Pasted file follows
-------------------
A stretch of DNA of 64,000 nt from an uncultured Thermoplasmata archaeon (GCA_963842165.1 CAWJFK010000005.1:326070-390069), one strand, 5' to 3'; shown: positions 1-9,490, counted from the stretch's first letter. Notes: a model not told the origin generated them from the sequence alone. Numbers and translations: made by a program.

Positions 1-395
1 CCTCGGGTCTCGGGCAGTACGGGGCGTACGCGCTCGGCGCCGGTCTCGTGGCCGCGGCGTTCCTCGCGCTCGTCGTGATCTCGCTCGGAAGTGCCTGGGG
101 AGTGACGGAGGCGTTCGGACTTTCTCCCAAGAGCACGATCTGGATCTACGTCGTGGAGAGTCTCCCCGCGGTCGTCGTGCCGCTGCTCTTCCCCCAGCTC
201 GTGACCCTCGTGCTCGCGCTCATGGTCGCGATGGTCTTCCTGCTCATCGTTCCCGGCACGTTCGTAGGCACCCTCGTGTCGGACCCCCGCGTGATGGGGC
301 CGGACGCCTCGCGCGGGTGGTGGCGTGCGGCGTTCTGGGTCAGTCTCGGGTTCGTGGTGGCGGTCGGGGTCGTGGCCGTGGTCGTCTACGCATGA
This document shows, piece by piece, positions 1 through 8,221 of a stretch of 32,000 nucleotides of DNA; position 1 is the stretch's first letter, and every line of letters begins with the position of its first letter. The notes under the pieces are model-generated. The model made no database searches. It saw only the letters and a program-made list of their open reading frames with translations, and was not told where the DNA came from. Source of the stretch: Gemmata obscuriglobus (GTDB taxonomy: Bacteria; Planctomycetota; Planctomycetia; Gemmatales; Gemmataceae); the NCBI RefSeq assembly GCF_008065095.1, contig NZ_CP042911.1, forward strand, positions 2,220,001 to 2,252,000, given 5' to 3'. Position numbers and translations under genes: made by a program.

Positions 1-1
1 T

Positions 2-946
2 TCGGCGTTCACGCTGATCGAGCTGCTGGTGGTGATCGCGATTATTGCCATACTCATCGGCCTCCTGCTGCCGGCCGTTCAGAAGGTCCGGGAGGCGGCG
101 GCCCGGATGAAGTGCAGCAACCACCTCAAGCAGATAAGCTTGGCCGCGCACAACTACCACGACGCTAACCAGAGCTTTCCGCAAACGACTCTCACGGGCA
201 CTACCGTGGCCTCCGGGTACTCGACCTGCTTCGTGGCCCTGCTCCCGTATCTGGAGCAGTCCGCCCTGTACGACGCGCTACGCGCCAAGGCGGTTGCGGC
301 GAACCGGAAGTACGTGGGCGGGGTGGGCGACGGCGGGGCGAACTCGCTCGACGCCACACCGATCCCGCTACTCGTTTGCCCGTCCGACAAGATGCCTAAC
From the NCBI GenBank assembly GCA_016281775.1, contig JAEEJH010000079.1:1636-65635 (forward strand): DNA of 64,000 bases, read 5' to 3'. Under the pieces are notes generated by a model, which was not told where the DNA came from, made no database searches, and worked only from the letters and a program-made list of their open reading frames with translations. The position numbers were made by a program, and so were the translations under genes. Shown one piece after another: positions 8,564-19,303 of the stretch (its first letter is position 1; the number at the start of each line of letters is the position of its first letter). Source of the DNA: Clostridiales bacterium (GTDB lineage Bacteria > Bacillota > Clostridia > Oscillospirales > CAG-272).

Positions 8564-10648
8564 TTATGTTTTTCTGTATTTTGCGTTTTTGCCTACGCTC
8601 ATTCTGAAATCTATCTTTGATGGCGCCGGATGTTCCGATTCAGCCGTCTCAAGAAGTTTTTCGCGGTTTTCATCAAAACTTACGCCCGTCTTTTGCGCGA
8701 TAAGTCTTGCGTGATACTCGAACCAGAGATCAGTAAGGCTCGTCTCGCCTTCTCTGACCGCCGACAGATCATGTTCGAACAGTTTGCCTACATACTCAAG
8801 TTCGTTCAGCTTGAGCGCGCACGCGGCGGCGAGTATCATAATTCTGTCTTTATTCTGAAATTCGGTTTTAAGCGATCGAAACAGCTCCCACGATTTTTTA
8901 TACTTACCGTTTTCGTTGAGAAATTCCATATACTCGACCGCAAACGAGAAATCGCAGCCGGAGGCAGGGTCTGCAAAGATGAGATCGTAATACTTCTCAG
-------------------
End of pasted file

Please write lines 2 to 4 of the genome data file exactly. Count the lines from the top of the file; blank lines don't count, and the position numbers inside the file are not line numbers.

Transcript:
Positions 1-395
1 CCTCGGGTCTCGGGCAGTACGGGGCGTACGCGCTCGGCGCCGGTCTCGTGGCCGCGGCGTTCCTCGCGCTCGTCGTGATCTCGCTCGGAAGTGCCTGGGG
101 AGTGACGGAGGCGTTCGGACTTTCTCCCAAGAGCACGATCTGGATCTACGTCGTGGAGAGTCTCCCCGCGGTCGTCGTGCCGCTGCTCTTCCCCCAGCTC